Dignity Health St. Joseph’s Hospital and Medical Center commends Medicare for covering lung cancer screening for Medicare beneficiaries who are at high risk and meet the requirements—over age 50, have a heavy smoking history, and/or have a family history of lung cancer.
Now, those who need it most will have covered access to a low dose CT scan to screen for lung cancer, a test that can save more lives than any cancer test in history.
“We’ve been looking forward to this ruling since November—it signals a new day where lung cancer begins the transition from the number one cancer killer to a treatable, curable disease,” says Elbert Kuo, MD, lung surgeon and director of the lung cancer screening program at St. Joseph’s Norton Thoracic Institute.
This ruling finalizes a draft decision issued in Nov. 2014 that brings the benefit of screening to approximately five million American seniors, the group most at-risk for lung cancer. This represents close to half of the entire at-risk public who would qualify for screening.
“Every eight minutes, someone in the United States is diagnosed with lung cancer,” Dr. Kuo explains. “Right now, diagnosis is often made once symptoms are present—a chronic cough, chest pain or coughing up blood. By that time, the disease is already extraordinarily difficult to cure. Medicare coverage will help us change the statistics.”
St. Joseph’s Norton Thoracic Institute launched its lung cancer screening program just over three years ago and is committed to providing individuals at high quality screening and follow up care. In addition to diagnosing lung cancer, the scans have also effectively detected a few cases of advanced lung disease, breast cancer, lymphoma and cardiac disease. All results are reviewed by a multidisciplinary team to develop an individual comprehensive care plan for each patient—putting them on track to a healthier lifestyle.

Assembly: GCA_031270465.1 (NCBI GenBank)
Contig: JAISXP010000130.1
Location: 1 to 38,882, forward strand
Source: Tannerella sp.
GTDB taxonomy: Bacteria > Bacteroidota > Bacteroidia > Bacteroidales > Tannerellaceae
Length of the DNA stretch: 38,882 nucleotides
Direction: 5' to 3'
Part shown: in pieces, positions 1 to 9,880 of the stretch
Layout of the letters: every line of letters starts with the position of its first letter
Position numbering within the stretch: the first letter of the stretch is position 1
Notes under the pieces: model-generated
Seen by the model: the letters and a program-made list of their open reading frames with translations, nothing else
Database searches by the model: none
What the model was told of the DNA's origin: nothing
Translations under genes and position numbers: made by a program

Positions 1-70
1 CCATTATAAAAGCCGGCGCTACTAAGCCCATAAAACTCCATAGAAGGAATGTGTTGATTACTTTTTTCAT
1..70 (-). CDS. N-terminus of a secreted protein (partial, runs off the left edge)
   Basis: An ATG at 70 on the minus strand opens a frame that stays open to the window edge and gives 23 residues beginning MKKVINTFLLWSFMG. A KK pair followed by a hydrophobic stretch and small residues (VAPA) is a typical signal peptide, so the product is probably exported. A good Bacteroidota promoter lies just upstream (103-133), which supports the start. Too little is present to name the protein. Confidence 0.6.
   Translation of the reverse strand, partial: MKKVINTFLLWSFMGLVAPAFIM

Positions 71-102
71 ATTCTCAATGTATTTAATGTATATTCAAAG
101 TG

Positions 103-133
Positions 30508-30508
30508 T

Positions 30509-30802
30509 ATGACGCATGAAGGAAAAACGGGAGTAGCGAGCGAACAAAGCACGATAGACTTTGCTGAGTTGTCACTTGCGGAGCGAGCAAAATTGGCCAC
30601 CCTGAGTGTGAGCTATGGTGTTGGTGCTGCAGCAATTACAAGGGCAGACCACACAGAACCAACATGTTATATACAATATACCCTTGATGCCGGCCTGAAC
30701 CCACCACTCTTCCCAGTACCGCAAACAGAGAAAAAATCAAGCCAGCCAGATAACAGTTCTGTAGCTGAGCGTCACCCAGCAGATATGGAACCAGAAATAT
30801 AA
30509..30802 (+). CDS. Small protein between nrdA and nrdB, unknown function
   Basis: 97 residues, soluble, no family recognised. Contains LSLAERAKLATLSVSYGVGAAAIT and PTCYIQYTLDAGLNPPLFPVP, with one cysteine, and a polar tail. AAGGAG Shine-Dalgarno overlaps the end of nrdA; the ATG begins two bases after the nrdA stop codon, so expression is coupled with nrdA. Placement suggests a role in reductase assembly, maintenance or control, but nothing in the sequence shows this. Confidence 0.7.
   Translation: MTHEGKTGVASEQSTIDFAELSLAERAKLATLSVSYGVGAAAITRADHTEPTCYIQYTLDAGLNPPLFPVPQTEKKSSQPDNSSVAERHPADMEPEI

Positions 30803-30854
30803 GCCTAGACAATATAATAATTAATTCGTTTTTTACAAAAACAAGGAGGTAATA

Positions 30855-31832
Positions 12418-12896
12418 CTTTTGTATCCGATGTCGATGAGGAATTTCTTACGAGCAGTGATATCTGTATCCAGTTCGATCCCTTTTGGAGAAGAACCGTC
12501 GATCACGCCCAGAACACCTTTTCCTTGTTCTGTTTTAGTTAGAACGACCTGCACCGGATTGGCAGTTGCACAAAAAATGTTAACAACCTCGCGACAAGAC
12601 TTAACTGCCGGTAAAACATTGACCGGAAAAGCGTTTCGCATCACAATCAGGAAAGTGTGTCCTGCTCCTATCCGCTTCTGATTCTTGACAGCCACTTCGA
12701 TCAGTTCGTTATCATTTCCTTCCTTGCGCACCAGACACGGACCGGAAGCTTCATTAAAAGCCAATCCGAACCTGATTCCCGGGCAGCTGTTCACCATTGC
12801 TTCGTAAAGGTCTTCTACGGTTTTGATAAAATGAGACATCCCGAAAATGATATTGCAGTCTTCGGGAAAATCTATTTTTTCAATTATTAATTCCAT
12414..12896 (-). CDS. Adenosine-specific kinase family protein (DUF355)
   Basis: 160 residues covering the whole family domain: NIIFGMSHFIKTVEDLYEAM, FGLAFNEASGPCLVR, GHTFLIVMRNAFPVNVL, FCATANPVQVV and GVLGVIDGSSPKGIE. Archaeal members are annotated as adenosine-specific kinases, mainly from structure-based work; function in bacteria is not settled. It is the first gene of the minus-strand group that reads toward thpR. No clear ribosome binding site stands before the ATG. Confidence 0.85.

“Up to 86 percent of our patients cut back or quit smoking after their initial screening. Approximately 35 percent have begun following a healthier diet, and 44 percent started exercising more,” said Dr. Kuo. The program includes a one-on-one consult with a physician to review results, which are communicated to patients and their primary care doctors.
“For St. Joseph’s, the decision to screen began long before this decision from Medicare,” said Laurie Fenton Ambrose, Lung Cancer Alliance President & CEO. “We applaud this lifesaving pro-activeness. These are our heroes who are on the front line, putting the needs of those at risk first.”
Existing data shows that low-dose CT screening is the only proven way to detect lung cancer early enough to save lives. One of the largest randomized controlled clinical trials in National Cancer Institute's history showed that low dose CT screening could reduce lung cancer mortality rates by at least 20 percent; a significant improvement for a cancer that currently has a five year overall survival rate of only 17 percent. For those diagnosed late stage, survival rates are less than 4%. — St. Joseph’s
For more information on the screening program at St. Joseph’s, call (855) 586-4727 or visit us online.